By Lee Rickwood
Waiting lists for health care services may be a stubborn fact of life in Canada, but for cell phone use?
To see a doctor at Women’s College Hospital in Toronto, in particular to get into a clinic where patients are being diagnosed with environmental sensitivities — including electro-magnetic hypersensitivity (EMS) — can take as long as nine months!
EMS is the umbrella term used for medical issues related to cell phone use, wireless radiation and other related concepts.
The hospital’s Environmental Health Clinic is also holding educational workshops on the subject of wireless radiation exposure for doctors. It’s partly in the hopes of easing the patient backlog, but it’s also to develop more awareness among treating agents and better care programs for those suffering from exposure to wireless radiation.
Those patients can complain of disrupted sleep, headaches, nausea, dizziness, heart palpitations, memory problems, and skin rashes.
The hospital has released a controversial if not progressive statement identifying these symptoms, and labelling them Electro-magnetic Hyper-sensitivity, or “EMS”.
Dr. Riina Bray, the medical director of the hospital’s Environmental Health Clinic, sees the world more dominated by wireless devices and connectivity, and a growing network of micro, radio and extremely low frequency waves through the air. EMS awareness advocates call it ‘electro-smog.’
Smart phones, cell phone towers, wireless Internet routers, smart meters, cordless phones and power lines of all sorts have all been recognized as possible contributors to an environmental health condition called electromagnetic hypersensitivity (EMS) caused by significant exposure from radio waves.
“We need to create more awareness about this condition,” said Dr Bray. “Health-care practitioners need to better understand EMS so they can help their patients prevent and manage their symptoms. The public needs to know how to protect themselves from the broad range of health impacts electromagnetic fields have on their minds and bodies.”
Last year the World Health Organization placed microwave radiation from wireless Internet and cell phones on an official ‘cancer watch-list’ – although other common substances like coffee also make the list.
Protests against cell phone tower construction or installation are held in many communities in Canada; several schools have removed or are seeking to remove Wi-Fi systems from their facilities, and the Ontario Catholic school teacher’s union has called for a moratorium on further Wi-Fi installations in classrooms.
The first step for patients having symptoms described as related to EMS is to see their family physician. From there, a referral to a specialist is often made, like those working at the Environmental Health Clinic. Dr. Bray and her staff understand sensitivities like EMS and they’re working hard to define and delineate its mechanisms and impact, even as researchers around the world continue to study the effects of exposure to such radiation and how they might impact the human body.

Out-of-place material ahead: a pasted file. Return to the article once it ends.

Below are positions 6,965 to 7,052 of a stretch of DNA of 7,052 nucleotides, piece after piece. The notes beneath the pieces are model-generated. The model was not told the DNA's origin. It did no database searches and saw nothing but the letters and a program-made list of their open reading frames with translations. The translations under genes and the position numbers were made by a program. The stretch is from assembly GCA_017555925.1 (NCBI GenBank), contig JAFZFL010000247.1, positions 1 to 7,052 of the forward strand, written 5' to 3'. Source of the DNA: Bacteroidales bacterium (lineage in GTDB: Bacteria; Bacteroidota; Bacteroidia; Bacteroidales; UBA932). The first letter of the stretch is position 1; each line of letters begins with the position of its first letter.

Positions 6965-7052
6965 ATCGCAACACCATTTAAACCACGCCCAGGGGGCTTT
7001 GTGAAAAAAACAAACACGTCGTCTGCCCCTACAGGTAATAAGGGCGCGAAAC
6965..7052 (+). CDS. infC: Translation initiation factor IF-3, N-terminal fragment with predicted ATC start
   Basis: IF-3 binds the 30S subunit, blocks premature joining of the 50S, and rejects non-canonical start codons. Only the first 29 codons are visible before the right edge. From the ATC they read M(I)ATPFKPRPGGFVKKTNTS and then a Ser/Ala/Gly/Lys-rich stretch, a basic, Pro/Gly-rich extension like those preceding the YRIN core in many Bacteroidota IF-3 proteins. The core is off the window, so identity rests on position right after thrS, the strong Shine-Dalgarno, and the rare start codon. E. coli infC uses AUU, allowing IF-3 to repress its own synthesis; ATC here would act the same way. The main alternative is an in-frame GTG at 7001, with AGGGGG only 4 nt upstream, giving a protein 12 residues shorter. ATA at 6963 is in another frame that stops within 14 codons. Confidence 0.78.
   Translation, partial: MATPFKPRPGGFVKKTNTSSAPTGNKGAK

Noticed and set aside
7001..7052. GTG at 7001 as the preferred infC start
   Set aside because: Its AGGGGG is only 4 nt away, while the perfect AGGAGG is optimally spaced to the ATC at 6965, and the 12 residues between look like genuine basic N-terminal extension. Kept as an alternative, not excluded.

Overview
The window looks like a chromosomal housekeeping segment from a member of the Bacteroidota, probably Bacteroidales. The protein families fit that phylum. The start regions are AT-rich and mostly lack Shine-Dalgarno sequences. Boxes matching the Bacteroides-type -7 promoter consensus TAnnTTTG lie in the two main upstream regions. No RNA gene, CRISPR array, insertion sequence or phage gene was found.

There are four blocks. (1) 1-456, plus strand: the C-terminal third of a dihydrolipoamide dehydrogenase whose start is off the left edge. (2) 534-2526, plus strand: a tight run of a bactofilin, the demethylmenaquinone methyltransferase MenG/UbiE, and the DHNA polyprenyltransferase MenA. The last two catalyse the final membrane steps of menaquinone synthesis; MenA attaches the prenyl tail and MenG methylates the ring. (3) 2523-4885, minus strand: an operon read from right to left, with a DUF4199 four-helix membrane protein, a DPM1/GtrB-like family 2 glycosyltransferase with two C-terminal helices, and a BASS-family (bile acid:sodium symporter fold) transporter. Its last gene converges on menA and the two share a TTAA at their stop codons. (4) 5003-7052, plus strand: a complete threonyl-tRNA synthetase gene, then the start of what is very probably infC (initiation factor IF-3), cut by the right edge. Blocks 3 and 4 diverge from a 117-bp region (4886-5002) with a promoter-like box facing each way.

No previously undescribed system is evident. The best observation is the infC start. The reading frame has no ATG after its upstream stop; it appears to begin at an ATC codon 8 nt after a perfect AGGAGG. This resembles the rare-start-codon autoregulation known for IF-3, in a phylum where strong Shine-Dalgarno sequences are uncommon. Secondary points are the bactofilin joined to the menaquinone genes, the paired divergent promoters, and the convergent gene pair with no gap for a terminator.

So, too, the clinic staff is working to educate the medical establishment and general public, while managing their patients and growing caseload.
The Hospital recently hosted a workshop on the subject, and it invited physicians, experts and patients to share and discuss ideas related to EMS.
Among the experts invited was Dr. Magda Havas, Associate Professor of Environmental and Resource Studies, at Trent University in Peterborough, ON. Dr. Havas presented evidence of human physiological responses to electromagnetic exposure. She also mentioned the guidelines recently released by the Austrian Medical Association on how to diagnose and treat electro smog-related illnesses.
Also at the seminar, Dr. Ray Copes, environmental and occupational health chief for Public Health Ontario, who noted the difficulty of assessing the research on EMS, and the lack of a single, universally accepted definition of the condition.
While electromagnetic radiation is emitted from a variety of sources, among the questions in dispute are whether there is or can be a “safe” level of exposure to non-ionizing radiation; evidence to date suggests some danger, but not conclusively.
For some in attendance at the session, the suggestions are much more tangible: participants shared personal stories of ill health and adverse medical reaction, approaches to health care, community collaboration and government action.
(For the record, Health Canada says electromagnetic radiation presents “no known health risks”. Interestingly, Health Minister Leona Aglukkaq recently announced a $1.8 million research project looking into the health effects of wind turbines and wind towers. Officials say the study is a result of “many” complaints from Canadians exposed to low-frequency noise from large-scale wind turbines.)
“Women’s College Hospital is leading the way by hosting workshops like this,” said Dr. Bray. “Working together is the first step to creating a mutual understanding of electromagnetic hypersensitivity and being able to care for and treat patients in the best way possible.”
The Environmental Health Clinic is a unique multidisciplinary clinic, and the only one of its kind in Ontario. It was established in 1996 by the Ministry of Health and Long-Term Care to be a provincial resource in promoting environmental health, and to improve health care for people with environment-linked conditions such as chronic fatigue syndrome, fibromyalgia and multiple chemical sensitivities.
The Environmental Health Clinic is the clinical part of a joint clinical and research program of Women’s College Hospital and the University of Toronto.
story submitted by Lee Rickwood